Fulton sheriff, tax commissioner, county commission races draw primary rivalries

Commissioner Natalie Hall speaks  during a meeting at the Fulton County government building in Atlanta, Georgia, on Wednesday, May 5, 2021. (Rebecca Wright for the Atlanta Journal-Constitution)

Credit: Rebecca Wright

Credit: Rebecca Wright

Commissioner Natalie Hall speaks during a meeting at the Fulton County government building in Atlanta, Georgia, on Wednesday, May 5, 2021. (Rebecca Wright for the Atlanta Journal-Constitution)

In an echo of the five-way 2020 primary, after which Fulton County Sheriff Patrick Labat won a runoff against then-incumbent Ted Jackson, Labat now faces a four-way primary in seeking to keep the job.

Qualifying for the May 21 partisan primary ended at noon Friday. All three of Labat’s listed Democratic opponents are retired from the Fulton County Sheriff’s Office: Kirt Beasley, James “J.T.” Brown and Joyce Farmer. No Republican contenders were listed on the Georgia Secretary of State’s candidate qualifying page shortly after the deadline.

Beasley said she has more than 25 years of experience at the sheriff’s office, working her way up to assistant chief jailer.

Brown said in his 30-year career he served in all three divisions of the sheriff’s office: jail, courts and law enforcement — the only candidate who had done so, he said. Brown officially retired in 2023 and has run his own private security firm for 17 years.

Farmer said she served as a jail deputy for 15 years, was promoted to sergeant in 2003, then after another 15 years transferred to training other officers. She retired in 2018, and now works as a reserve lieutenant for East Point’s police department, she said.

Longtime Fulton County Tax Commissioner Arthur Ferdinand has one Democratic rival, Duvwon Robinson. Robinson’s campaign Facebook page indicates he ran for Superior Court Clerk in 2016. He ran for Atlanta City Council in 2017 but was disqualified before the election, according to Ballotpedia.

All three Fulton County Commission seats up for election will be contested.

District 2 incumbent Bob Ellis doesn’t have an opponent in the Republican primary, but two Democrats will compete to face him in the November general election.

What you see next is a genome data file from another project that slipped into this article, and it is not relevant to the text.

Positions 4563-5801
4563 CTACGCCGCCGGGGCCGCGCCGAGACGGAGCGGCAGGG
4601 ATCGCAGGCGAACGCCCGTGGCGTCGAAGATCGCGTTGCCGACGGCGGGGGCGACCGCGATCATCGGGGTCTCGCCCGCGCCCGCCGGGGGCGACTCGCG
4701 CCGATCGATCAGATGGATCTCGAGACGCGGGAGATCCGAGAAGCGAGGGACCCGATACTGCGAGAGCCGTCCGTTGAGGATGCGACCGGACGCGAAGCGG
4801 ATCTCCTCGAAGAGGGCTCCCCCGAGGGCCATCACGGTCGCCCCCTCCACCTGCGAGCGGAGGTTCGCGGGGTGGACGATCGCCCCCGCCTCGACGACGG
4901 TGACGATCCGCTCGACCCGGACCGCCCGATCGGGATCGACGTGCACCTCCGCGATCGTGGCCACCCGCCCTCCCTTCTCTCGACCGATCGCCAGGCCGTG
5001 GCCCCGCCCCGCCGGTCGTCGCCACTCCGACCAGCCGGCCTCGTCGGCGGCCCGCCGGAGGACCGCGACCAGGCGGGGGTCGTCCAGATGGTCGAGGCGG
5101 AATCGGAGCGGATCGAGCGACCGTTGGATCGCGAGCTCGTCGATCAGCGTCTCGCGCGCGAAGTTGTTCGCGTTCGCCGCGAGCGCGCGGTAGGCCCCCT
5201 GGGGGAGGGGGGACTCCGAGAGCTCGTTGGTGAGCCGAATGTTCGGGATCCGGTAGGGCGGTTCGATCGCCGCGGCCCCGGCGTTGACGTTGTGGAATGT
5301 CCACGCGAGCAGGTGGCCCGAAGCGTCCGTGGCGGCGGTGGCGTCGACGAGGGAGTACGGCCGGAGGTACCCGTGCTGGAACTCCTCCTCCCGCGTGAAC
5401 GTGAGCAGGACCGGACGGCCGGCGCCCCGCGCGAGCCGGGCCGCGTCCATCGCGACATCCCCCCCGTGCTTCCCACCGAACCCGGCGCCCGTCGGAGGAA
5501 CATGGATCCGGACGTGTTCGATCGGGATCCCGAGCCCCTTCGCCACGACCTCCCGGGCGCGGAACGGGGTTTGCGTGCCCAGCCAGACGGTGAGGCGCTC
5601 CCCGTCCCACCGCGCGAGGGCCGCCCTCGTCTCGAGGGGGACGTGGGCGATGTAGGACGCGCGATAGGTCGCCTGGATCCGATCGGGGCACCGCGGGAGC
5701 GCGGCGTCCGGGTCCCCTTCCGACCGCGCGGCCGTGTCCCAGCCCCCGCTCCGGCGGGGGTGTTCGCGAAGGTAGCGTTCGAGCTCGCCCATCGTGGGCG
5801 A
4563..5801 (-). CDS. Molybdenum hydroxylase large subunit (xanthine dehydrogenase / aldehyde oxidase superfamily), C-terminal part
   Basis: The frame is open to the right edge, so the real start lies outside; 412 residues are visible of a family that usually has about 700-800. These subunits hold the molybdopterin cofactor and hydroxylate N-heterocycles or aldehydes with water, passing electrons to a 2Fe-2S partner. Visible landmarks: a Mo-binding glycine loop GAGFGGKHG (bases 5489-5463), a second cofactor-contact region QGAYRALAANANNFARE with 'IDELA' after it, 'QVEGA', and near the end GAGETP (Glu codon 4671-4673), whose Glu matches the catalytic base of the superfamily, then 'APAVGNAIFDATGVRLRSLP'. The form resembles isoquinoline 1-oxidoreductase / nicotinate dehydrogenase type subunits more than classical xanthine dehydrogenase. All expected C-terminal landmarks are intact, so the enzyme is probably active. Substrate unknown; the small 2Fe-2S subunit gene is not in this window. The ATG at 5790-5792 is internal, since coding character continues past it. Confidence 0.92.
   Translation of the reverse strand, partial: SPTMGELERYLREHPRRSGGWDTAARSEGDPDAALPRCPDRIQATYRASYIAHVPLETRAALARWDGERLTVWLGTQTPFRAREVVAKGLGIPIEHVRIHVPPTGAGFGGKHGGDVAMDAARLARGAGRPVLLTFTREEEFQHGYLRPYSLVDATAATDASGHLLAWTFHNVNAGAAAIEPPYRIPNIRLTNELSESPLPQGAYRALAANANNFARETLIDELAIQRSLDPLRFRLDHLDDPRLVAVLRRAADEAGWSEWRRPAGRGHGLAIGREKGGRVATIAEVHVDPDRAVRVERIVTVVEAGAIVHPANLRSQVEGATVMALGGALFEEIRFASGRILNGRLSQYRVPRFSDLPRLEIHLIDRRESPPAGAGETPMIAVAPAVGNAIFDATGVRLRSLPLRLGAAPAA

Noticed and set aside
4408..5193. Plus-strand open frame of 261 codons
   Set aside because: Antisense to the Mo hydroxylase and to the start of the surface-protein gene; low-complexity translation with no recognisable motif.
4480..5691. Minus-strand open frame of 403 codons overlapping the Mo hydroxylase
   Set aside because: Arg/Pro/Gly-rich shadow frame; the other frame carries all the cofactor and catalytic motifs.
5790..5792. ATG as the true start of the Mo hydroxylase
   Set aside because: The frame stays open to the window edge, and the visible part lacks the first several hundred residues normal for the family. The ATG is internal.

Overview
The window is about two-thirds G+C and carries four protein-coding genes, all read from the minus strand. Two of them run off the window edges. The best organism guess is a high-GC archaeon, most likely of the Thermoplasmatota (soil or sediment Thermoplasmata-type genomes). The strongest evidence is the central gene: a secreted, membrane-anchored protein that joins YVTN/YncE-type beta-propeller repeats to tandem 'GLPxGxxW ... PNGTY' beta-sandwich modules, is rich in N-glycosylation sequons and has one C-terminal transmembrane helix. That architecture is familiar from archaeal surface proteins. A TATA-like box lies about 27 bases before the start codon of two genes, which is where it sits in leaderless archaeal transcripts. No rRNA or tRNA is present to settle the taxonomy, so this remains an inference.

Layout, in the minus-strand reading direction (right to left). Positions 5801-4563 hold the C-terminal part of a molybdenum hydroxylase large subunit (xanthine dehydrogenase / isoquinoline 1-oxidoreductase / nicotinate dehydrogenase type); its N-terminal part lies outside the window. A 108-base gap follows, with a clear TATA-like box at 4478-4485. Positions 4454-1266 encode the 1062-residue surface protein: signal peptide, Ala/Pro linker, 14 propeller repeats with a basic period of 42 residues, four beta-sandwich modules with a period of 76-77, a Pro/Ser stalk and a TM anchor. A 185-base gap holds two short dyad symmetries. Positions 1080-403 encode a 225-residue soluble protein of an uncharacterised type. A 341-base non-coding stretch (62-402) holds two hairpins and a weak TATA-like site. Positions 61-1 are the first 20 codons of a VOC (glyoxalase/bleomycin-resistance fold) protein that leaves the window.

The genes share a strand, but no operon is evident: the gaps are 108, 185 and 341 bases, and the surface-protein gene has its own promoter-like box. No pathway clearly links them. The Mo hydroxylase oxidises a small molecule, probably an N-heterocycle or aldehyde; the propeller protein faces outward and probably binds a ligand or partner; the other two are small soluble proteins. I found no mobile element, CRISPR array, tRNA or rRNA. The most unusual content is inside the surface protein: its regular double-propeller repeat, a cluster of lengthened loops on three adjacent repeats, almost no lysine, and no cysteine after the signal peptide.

They are Megan Rue Harris, described as a financial services professional; and Jennifer Phillippi, CEO of insurance technology company Consolidated Risk Solutions.

In District 4, incumbent Natalie Hall’s recent legal embarrassment drew two Democratic primary opponents.

Moraima “Mo” Ivory is a law professor at Georgia State University, director of GSU’s Entertainment, Sports and Media Law Initiative. Sonya Ofchus’ campaign website describes her as owner of L’Amour Chic in Fayetteville and cofounder of translation firm Host Nation Perspectives SWA. She also has nearly 30 years of law enforcement experience as a former Atlanta police officer, federal probation officer, U.S. Department of Education fraud investigator and postal inspector, according to her website.

In September, other Fulton County commissioners censured Hall following a federal hearing on her affair with a former chief of staff. Early this year a federal judge ruled the county was liable in the sexual harassment case, and the county paid more than $900,000 in penalties and costs. In February, commissioners cut Hall’s office budget by $200,000 to partially offset the cost of the judgment.

In District 6, incumbent Khadijah Abdur-Rahman will face Ali Carter. His qualifying form describes his current occupation as “unknown,” but Carter served as chief of staff to Atlanta Mayor Andre Dickens when Dickens was a city councilman. Carter gained unwanted publicity at the start of 2022 following his arrest at Hartsfield-Jackson Atlanta International Airport on a warrant for terroristic threatening.